NGWSD: AMS Women in Sport Club creates safe space for sport empowerment

When Amanda Lee and Sam Chen were in their second year, they went to a drop-in basketball session where men dominated the courts.

“We were one of four or five girls that were there,” said Lee. “It was very intimidating, hard to get a spot to play, [but] also when we were playing … it [was] hard to be involved and share the ball around,” especially from the male players.

After the drop-in, the girls who showed up to play ball left disappointed and feeling excluded.

“If someone had made the first step to be like, ‘Do you guys want to join in?’ I think that would have helped a lot,” Lee said. “I think, if we were included in that drop-in more, maybe we would have probably left feeling a lot more hopeful for women in sports at UBC."

Adding on, Chen said, “I don't think anyone should have to ask to be included in a space.”

Together, Lee and Chen decided they wanted to create that safe space for all women to partake in various drop-in sports, such as pilates, volleyball, badminton and soccer. They are now co-presidents of the AMS Women in Sports Club (WISp).

WISp’s Sports Committee is made up of women enthusiastic and knowledgeable about an assortment of sports, coaching members during drop-ins about the different sports they are passionate about.

But the club’s main focus is building a safe and empowering community for women to have fun together. During their first drop-ins, Chen noticed the community element right away.

“We noticed that people were a little bit apprehensive at first, but by the end of it, we saw a lot of people connecting with each other. I think it was really cool to see connection[s] happen so fast.”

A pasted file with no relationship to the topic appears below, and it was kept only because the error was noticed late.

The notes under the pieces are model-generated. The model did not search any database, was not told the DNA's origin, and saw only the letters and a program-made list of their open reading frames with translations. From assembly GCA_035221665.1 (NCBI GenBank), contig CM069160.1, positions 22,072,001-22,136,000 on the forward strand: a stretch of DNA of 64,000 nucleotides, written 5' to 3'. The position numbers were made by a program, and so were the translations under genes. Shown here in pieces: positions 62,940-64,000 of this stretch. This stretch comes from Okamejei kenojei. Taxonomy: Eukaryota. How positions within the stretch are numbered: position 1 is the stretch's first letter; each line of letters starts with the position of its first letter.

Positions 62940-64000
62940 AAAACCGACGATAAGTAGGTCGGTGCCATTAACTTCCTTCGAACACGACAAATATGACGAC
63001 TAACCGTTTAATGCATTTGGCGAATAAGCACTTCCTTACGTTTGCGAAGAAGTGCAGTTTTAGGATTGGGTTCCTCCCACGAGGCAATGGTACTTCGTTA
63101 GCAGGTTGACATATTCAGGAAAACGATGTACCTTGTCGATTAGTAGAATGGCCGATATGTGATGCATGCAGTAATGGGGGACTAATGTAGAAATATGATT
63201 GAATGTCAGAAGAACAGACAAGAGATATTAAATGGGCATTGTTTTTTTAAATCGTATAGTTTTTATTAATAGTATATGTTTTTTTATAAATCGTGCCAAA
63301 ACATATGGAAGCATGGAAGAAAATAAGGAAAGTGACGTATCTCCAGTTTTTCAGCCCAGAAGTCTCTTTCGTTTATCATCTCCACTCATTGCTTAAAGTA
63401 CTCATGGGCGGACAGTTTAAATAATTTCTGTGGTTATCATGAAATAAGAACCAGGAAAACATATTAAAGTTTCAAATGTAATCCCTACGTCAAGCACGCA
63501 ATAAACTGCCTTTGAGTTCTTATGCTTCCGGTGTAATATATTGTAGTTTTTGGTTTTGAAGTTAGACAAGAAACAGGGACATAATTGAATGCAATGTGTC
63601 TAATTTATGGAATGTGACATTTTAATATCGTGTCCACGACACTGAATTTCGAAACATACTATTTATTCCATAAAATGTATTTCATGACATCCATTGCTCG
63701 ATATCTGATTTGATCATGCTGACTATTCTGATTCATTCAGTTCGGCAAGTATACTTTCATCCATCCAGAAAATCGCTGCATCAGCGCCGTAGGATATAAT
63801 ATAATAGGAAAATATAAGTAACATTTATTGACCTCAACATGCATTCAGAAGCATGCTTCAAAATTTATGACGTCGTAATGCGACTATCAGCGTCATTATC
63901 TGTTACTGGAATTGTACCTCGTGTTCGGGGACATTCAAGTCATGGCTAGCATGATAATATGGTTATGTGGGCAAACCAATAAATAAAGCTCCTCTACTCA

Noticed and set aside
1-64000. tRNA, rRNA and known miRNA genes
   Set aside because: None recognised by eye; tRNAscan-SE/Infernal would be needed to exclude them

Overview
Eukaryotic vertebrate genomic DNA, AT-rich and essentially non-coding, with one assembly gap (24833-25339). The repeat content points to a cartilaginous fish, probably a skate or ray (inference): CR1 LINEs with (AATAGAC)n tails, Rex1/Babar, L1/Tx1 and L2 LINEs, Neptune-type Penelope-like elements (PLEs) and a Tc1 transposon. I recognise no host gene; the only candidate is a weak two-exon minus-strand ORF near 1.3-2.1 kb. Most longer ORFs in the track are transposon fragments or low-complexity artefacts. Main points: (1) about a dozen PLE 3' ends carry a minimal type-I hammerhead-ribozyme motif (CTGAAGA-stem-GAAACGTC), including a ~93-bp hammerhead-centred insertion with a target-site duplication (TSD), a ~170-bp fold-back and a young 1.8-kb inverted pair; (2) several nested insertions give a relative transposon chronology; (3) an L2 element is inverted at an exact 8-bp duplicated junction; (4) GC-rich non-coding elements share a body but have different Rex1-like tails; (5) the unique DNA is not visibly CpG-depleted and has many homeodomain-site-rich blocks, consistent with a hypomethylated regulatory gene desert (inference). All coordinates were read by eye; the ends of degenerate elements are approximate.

“[WISp]is a great way to meet friends while also getting to try a sport that you’re not familiar with or do that’s outside of your comfort zone, while also being supported at the same time.” Chen added.

“We don’t really care how good you are at a sport … we’re not judging you based on that. We just want to have fun,” Lee said.

"We just want to have fun,” Lee said.
"We just want to have fun,” Lee said. Delaney Agodon / The Ubyssey

Although Lee and Chen grew up playing sports, they first saw the effects of stigma for women in sports when they came to UBC. According to a 2020 report by Canadian Women & Sport, 1 in 3 girls will drop out of sports by the time they are 18 years old.

“Any barriers like intimidation, not knowing anyone to play sports with, feeling like you’re not good enough to play — it’s more the societal barriers that we’re trying to address,” said Lee. “Removing the barriers … was a big part of our mission statement.”

At the end of the day, Lee and Chen are advocating for equal opportunities and representation in sports, asking everyone to participate in inclusivity.

“Just understanding where you have the upper hand or privilege in a setting, when you're the majority … understanding you have more of the power to step in and include [others]. That can make the hugest difference,” said Lee.

Chen said that WISp hopes to normalize sports being a “space [that] is for everyone and making sure that everyone is confident enough and motivated to [participate].”

“UBC has a lot of policies to make things equitable for people, but it’s not always visible. What we’ve been trying to do is make it visible for everyone to see.”

February 7 was National Girls and Women in Sport Day